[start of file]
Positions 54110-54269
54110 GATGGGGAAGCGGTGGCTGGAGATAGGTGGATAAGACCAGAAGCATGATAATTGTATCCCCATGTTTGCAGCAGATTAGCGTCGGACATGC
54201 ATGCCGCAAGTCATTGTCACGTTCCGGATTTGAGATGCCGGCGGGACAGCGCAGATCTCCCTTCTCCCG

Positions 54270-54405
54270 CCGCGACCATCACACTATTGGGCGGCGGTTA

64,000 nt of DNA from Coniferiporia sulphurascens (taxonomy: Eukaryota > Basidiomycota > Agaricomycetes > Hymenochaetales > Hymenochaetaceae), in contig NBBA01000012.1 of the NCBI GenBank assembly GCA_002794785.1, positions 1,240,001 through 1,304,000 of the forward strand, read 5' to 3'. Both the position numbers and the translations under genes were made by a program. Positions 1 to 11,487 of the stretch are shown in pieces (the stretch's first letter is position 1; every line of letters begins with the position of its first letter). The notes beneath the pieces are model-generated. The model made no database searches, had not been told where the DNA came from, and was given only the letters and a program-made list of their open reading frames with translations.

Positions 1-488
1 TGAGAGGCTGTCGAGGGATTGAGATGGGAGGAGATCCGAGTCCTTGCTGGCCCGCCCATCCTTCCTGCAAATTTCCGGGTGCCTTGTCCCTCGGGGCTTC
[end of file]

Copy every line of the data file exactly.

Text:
Positions 54110-54269
54110 GATGGGGAAGCGGTGGCTGGAGATAGGTGGATAAGACCAGAAGCATGATAATTGTATCCCCATGTTTGCAGCAGATTAGCGTCGGACATGC
54201 ATGCCGCAAGTCATTGTCACGTTCCGGATTTGAGATGCCGGCGGGACAGCGCAGATCTCCCTTCTCCCG

Positions 54270-54405
54270 CCGCGACCATCACACTATTGGGCGGCGGTTA

64,000 nt of DNA from Coniferiporia sulphurascens (taxonomy: Eukaryota > Basidiomycota > Agaricomycetes > Hymenochaetales > Hymenochaetaceae), in contig NBBA01000012.1 of the NCBI GenBank assembly GCA_002794785.1, positions 1,240,001 through 1,304,000 of the forward strand, read 5' to 3'. Both the position numbers and the translations under genes were made by a program. Positions 1 to 11,487 of the stretch are shown in pieces (the stretch's first letter is position 1; every line of letters begins with the position of its first letter). The notes beneath the pieces are model-generated. The model made no database searches, had not been told where the DNA came from, and was given only the letters and a program-made list of their open reading frames with translations.

Positions 1-488
1 TGAGAGGCTGTCGAGGGATTGAGATGGGAGGAGATCCGAGTCCTTGCTGGCCCGCCCATCCTTCCTGCAAATTTCCGGGTGCCTTGTCCCTCGGGGCTTC